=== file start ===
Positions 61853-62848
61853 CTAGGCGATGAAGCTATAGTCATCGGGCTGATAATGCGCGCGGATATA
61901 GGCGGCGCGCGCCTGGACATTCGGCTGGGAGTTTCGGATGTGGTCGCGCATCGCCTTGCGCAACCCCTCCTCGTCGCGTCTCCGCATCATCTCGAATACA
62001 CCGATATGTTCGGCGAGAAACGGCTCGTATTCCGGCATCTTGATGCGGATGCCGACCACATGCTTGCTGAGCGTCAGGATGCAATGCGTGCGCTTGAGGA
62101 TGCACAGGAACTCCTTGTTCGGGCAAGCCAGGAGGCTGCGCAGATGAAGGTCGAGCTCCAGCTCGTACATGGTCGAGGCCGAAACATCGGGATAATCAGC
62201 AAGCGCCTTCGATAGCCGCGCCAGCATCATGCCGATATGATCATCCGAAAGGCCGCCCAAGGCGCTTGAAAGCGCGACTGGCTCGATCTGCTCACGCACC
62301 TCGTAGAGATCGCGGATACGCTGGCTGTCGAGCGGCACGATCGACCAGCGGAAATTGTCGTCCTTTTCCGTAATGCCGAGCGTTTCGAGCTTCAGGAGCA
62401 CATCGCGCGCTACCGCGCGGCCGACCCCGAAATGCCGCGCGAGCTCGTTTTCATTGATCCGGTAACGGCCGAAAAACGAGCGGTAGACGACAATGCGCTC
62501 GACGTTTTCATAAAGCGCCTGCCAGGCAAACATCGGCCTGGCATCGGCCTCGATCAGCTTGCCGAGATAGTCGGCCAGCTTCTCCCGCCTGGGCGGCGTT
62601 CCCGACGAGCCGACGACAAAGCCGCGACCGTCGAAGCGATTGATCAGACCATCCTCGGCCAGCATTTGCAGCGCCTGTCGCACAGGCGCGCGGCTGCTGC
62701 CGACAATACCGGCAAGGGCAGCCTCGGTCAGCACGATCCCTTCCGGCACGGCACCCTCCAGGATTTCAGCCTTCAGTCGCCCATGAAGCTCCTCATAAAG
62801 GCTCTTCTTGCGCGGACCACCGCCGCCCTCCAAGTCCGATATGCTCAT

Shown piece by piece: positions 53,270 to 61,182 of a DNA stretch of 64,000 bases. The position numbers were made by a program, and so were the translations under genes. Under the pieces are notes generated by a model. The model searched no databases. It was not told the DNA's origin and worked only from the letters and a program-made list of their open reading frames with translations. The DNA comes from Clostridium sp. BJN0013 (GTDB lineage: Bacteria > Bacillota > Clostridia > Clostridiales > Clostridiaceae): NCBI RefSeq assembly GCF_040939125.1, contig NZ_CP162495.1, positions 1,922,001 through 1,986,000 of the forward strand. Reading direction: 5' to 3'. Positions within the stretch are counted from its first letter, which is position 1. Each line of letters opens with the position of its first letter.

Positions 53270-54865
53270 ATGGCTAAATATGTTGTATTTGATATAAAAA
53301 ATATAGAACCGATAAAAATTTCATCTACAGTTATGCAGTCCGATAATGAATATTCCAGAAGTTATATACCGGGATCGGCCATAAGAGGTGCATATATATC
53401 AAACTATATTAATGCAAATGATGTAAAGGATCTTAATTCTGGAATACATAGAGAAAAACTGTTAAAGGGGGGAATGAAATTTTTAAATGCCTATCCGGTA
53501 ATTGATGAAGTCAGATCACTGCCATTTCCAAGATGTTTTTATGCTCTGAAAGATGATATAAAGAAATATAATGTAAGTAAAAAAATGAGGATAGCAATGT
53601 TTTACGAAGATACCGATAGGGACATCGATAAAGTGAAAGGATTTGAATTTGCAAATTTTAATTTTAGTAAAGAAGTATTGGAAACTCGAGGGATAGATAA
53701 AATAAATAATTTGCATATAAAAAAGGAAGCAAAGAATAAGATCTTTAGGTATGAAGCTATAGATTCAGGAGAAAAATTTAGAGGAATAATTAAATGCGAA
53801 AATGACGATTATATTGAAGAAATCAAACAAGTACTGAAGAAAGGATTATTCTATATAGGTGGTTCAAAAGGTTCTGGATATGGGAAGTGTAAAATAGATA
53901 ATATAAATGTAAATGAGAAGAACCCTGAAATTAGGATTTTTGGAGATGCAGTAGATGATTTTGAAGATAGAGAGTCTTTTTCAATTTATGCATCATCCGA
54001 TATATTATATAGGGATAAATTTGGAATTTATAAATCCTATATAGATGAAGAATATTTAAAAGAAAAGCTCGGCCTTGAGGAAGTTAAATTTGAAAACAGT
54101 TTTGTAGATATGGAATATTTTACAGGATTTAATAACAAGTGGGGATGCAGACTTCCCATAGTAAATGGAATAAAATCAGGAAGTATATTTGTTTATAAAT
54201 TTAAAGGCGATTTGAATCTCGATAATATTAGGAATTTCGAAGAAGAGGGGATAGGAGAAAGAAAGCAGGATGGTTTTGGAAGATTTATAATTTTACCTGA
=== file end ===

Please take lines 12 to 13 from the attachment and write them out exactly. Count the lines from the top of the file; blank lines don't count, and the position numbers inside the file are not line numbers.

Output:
62801 GCTCTTCTTGCGCGGACCACCGCCGCCCTCCAAGTCCGATATGCTCAT

Shown piece by piece: positions 53,270 to 61,182 of a DNA stretch of 64,000 bases. The position numbers were made by a program, and so were the translations under genes. Under the pieces are notes generated by a model. The model searched no databases. It was not told the DNA's origin and worked only from the letters and a program-made list of their open reading frames with translations. The DNA comes from Clostridium sp. BJN0013 (GTDB lineage: Bacteria > Bacillota > Clostridia > Clostridiales > Clostridiaceae): NCBI RefSeq assembly GCF_040939125.1, contig NZ_CP162495.1, positions 1,922,001 through 1,986,000 of the forward strand. Reading direction: 5' to 3'. Positions within the stretch are counted from its first letter, which is position 1. Each line of letters opens with the position of its first letter.